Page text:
Certificate Programs, Certification, and Credentialing
Health Care Practitioner Accreditation
Certificate Programs and Certification--How Do They Differ?
A certificate program is an educational program that awards a certificate after the program is completed. Certificate programs are open to anyone and they provide the learner with specific skills and knowledge. They are often useful in the workplace as a way of demonstrating additional knowledge or skill in a subject area. They are helpful to individuals who are seeking to improve their knowledge in a particular area, obtain continuing education credit toward a national certification, or change careers. A certificate of completion is awarded at the end of the program. Credentials (i.e. "letters" after a name) are not awarded for a certificate program.
Often, healthcare organizations will offer their own internal "credentialing" program to teach their staff specific skills or procedures. These programs are often designed to meet the criteria of that specific organization and involve a combination of classes, an exam, and practicum. These programs apply to the practice within that organization since they are usually not certified by an independent, third-party agency. This type of certificate program is not nationally recognized and does not award credentials.
A certification refers to an earned credential that demonstrates specialized knowledge, skills, and experience. Certification is a voluntary process of validating knowledge, skills, and abilities beyond the scope of the nursing (or other healthcare) license. Certification is awarded by a third-party, nongovernmental entity. Certification candidates receive their credential only after they meet strict eligibility criteria and successfully completing a standardized exam. Credentials are nationally recognized and they are also portable so they can be used in all states and all organizations. Certification credentials are often good for a period of time (such as 5 years) and include ongoing requirements that must be met to keep the certification current. The recertification process usually includes a combination of continuing education and experience in the subject area to ensure that credential holders have maintained a specific level of expertise in their specialty and that they participate in activities that support competency in their specialty.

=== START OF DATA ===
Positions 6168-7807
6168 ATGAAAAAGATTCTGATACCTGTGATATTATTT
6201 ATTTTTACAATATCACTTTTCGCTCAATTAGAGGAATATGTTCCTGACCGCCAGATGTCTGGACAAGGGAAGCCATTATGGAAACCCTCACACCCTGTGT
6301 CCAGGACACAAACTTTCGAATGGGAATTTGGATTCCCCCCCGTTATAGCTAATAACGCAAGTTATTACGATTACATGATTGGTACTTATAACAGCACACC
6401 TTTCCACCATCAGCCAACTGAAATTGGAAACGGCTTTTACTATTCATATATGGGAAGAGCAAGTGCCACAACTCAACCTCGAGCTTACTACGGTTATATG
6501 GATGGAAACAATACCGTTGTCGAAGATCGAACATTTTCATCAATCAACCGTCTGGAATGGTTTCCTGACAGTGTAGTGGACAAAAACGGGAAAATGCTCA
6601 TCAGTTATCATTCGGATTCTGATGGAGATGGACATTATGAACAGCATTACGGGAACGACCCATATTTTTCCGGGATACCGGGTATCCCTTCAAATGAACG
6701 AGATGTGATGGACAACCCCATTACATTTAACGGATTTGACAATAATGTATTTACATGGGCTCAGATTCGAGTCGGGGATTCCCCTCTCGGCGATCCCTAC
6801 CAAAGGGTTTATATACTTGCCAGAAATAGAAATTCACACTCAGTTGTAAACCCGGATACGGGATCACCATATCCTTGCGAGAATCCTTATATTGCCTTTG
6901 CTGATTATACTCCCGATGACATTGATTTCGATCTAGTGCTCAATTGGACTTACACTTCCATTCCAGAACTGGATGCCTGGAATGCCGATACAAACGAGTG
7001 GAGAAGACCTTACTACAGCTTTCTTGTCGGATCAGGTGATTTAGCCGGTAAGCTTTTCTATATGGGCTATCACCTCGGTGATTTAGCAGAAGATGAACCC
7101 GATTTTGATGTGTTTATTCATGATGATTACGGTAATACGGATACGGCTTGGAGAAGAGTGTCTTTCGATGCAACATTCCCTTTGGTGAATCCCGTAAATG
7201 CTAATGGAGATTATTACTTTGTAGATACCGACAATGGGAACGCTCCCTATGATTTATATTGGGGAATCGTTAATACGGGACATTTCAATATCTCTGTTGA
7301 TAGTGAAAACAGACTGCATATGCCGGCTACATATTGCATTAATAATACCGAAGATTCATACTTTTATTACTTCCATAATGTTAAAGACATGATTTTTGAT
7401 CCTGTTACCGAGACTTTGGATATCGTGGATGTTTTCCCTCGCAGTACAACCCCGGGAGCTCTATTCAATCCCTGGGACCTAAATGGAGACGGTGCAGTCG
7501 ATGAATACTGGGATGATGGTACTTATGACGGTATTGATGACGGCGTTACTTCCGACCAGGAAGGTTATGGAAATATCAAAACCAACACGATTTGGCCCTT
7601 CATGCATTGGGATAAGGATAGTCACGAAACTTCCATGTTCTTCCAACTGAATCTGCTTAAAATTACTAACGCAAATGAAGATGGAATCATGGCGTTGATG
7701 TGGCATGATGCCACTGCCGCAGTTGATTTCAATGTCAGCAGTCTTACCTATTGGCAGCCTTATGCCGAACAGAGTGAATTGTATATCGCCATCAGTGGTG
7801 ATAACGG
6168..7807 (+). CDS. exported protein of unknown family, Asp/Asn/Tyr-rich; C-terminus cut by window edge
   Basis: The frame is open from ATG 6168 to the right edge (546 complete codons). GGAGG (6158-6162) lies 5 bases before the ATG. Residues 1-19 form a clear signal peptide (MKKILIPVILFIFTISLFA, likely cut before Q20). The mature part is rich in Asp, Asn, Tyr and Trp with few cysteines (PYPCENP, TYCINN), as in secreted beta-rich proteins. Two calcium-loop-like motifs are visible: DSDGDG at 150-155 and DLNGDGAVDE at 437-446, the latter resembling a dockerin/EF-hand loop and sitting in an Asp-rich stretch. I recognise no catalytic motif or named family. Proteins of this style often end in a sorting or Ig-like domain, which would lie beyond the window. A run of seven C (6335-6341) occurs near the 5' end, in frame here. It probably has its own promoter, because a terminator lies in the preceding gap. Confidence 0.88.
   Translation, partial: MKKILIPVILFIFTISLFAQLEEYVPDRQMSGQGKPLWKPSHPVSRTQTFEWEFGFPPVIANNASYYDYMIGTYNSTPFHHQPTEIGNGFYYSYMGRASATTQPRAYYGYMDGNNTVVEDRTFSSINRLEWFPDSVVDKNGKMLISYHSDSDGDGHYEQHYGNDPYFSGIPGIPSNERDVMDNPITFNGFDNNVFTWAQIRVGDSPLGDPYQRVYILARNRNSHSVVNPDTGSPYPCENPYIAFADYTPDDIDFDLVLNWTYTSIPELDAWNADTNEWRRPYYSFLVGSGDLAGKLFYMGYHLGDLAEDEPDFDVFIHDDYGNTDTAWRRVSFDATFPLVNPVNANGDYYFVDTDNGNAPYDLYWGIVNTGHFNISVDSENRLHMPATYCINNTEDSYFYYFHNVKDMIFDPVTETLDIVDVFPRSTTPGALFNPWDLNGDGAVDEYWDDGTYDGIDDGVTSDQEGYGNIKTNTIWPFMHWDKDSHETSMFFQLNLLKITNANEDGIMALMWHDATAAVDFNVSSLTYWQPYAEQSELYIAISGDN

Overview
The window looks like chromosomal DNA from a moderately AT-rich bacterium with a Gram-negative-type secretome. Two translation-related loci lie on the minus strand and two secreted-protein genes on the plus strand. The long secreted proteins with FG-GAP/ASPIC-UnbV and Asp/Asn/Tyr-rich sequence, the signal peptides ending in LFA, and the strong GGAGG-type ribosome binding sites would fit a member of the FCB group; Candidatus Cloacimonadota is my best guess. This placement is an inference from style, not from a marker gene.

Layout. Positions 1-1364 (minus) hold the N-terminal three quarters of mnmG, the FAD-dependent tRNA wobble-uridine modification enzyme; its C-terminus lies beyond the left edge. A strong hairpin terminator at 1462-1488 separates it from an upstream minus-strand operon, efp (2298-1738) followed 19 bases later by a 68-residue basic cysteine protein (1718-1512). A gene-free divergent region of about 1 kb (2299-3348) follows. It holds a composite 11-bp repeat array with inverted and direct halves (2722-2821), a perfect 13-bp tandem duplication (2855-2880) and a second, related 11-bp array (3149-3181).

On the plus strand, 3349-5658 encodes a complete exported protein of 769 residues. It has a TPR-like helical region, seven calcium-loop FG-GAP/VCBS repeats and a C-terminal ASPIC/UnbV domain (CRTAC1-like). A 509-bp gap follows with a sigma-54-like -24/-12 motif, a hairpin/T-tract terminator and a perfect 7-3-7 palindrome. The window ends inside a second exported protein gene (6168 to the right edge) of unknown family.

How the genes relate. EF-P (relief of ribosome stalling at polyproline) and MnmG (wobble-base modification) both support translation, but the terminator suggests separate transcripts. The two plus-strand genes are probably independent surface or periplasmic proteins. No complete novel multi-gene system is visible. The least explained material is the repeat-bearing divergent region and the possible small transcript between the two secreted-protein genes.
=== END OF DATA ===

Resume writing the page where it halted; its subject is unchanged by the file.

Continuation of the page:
Certificate vs. Certification Exams
Often an exam is required to complete a certificate program. This exam is very different from a certification exam. Certificate exams are developed by the organization that created the course content. Certification exams are comprised of standardized exam questions based on national studies of job analyses and nursing/health care roles. Certification exams are administered in a secure and proctored environment, they undergo regular statistical psychometric analyses that measure the fairness and difficulty of the exam questions.
For further information about certification, check these agencies.
Institute for Credentialing Excellence (ICE) http://www.credentialingexcellence.org/
National Commission for Certifying Agencies (NCCA) http://www.credentialingexcellence.org
American Board of Nursing Specialties (ABNS) http://nursingcertification.org/
Nursing Credentialing Organizations
Select one of the major credentialing entities listed below to learn more about their respective certification programs for nurses.
- American Nurses Association
- American Nurses Credentialing Center
- American Holistic Nurses' Certification Corporation
- American Association of Critical Care Nurses
- Professional nursing associations in specialty practice areas
The American Nurses Association/American Nurses Credentialing Center
- identifies nurses with strong professional development standards
- is a measure of professional competency
- is recognized by all state boards of nursing and the U.S. military
- validates nurses' skills, knowledge, and abilities
- empowers nurses within their profession
- contributes to better patient outcomes
The ANA's credentialing arm, the American Nurses Credentialing Center (ANCC), is the largest nurse credentialing organization in the United States. More than 250,000 nurses have been certified by ANCC since 1991.